One problem with 6-MP and azathioprine is their slow onset of action. Typically, full benefit of these drugs is not realized for 3 months or longer. During this time, corticosteroids frequently have to be maintained at high levels to control inflammation. The reason for this slow onset of action is partly due to the way doctors prescribe these drugs. For example, 6-MP is typically started at a dose of 50 mg daily. The blood count is then checked two weeks later. If the lymphocytes are not reduced, the dose of 6-MP is increased. This cautious, stepwise approach helps reduce bone marrow and liver toxicity but also delays benefit from the drug. Studies have shown that giving higher doses of 6-MP early can hasten the benefit of 6-MP without increasing the toxicity in most patients, but some patients do develop severe bone marrow toxicity. Scientists now believe that an individual's vulnerability to 6-MP toxicity is genetically inherited. Blood tests can be performed to identify those individuals with increased vulnerability to 6-MP toxicity. Blood tests also can be performed to measure the levels of certain by-products of 6-MP. The levels of these by-products in the blood help doctors more quickly determine whether the dose of 6-MP is right for the patient. TPMT genetics and safety of azathioprine and 6-MP Azathioprine is converted into 6-MP in the body and 6-MP then is partially converted in the body into inactive and non-toxic chemicals by an enzyme called TPMT. These chemicals then are eliminated from the body. The activity of TPMT enzyme (i.e. the ability of the enzyme to convert 6-MP into inactive and non-toxic chemicals) is genetically determined, and approximately 10% of the population in the Untied States has a reduced or absent TPMT activity. In this 10% of patients, 6-MP accumulates and is converted into chemicals that are toxic to the bone marrow where blood cells are produced. Thus, when given normal doses of azathioprine or 6-MP, these patients with reduced or absent TPMT activities can develop seriously low white blood cell counts for prolonged periods of time, exposing them to serious life-threatening infections. Doctors now can perform genetic testing for TPMT before starting azathioprine or 6-MP. Patients found to have genes associated with reduced or absent TPMT activity are treated with alternative medications or are prescribed substantially lower than normal doses of 6-MP or Azathioprine. A word of caution is in order, however. Having normal TPMT genes is no guarantee against azathioprine or 6-MP toxicity. Rarely, a patient with normal TPMT genes can develop severe toxicity in the bone marrow and a low white blood cell count even with normal doses of 6-MP or azathioprine. Therefore, all patients taking 6-MP or azathioprine (regardless of TPMT genetics) have to be closely monitored by a doctor who will order periodic blood counts for as long as the medication is taken. Another cautionary note; allopurinol (Zyloprim), used in treating high blood uric acids levels, can induce bone marrow toxicity when used together with azathioprine or 6 MP. Zyloprim used together with azathiprine or 6-MP has similar effect as having reduced TPMT activity, causing increased accumulation of the 6-MP metabolite that is toxic to the bone marrow. 6-MP metabolite levels In addition to monitoring blood cell counts and liver tests, doctors also may measure blood levels of the chemicals that are formed from 6-MP (6-MP metabolites), which can be helpful in several situations such as:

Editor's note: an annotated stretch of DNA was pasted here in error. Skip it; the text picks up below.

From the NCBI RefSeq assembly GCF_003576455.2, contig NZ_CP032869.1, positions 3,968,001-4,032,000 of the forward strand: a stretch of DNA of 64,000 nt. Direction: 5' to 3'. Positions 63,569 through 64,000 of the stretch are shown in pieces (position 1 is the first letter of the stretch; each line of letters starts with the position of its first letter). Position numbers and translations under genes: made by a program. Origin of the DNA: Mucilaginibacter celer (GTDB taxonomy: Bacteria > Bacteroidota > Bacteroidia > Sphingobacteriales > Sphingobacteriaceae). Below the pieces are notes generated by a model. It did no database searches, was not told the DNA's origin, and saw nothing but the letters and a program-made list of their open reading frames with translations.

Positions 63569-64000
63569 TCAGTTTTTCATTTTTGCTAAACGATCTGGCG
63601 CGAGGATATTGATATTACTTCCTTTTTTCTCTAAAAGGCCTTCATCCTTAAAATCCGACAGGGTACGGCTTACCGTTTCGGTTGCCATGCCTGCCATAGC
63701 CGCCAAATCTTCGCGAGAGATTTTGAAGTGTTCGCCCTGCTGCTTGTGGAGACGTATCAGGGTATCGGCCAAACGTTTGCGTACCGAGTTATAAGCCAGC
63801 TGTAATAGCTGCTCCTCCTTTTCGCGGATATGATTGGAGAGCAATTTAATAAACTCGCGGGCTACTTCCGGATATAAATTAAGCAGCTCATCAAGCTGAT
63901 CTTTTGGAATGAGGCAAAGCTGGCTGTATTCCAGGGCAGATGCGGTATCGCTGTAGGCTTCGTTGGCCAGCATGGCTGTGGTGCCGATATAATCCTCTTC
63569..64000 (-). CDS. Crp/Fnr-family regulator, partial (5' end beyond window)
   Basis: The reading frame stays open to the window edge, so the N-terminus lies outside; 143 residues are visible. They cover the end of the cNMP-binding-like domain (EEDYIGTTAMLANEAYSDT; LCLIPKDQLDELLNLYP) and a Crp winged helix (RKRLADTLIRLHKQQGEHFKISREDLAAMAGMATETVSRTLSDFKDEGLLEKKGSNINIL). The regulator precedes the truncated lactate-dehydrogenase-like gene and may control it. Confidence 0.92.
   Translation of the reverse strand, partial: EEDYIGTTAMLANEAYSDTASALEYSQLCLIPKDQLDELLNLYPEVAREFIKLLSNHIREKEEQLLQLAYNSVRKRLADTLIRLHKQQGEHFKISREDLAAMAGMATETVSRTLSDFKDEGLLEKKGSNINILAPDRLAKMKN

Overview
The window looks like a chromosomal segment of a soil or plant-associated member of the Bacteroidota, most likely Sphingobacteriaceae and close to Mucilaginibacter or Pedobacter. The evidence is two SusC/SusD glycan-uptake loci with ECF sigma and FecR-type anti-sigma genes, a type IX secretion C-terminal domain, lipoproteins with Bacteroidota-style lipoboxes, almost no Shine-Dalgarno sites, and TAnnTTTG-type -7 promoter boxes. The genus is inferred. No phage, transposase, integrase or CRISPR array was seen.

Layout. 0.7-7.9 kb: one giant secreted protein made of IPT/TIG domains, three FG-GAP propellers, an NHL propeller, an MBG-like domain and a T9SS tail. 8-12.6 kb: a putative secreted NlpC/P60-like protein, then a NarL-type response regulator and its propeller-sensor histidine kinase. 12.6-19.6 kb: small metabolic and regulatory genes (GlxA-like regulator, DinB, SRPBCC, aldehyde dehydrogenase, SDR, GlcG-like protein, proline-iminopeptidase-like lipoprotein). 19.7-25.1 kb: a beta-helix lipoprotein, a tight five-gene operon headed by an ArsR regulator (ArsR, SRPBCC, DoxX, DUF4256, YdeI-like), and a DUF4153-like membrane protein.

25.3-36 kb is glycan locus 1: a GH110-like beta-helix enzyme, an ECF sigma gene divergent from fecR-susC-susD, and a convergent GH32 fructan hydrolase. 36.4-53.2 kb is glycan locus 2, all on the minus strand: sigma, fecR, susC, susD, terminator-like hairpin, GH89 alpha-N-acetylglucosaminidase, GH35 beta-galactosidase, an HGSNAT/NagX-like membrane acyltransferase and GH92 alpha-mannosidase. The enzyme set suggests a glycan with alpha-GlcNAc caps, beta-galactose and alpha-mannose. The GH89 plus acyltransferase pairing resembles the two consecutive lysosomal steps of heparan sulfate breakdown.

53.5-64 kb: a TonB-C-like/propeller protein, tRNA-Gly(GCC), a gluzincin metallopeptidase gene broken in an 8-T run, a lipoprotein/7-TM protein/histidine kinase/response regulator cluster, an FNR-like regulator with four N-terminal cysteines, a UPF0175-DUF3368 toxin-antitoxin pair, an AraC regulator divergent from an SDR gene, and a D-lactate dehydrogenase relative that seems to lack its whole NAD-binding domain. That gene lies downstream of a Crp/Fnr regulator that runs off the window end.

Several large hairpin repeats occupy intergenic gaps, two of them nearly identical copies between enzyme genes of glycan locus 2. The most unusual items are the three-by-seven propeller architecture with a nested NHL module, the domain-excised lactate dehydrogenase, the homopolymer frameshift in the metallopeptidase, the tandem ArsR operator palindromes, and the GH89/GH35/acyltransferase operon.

Patients have been maintained on 6-MP or azathioprine for years without important long-term side effects. Patients on long-term azathioprine or 6-MP, however, should be closely monitored by their doctors. There are data suggesting that patients on long-term maintenance fare better than those who stop these medications. Thus, those who stop azathioprine or 6-MP are more likely to experience recurrence of their disease and are more likely to need corticosteroids or undergo surgery.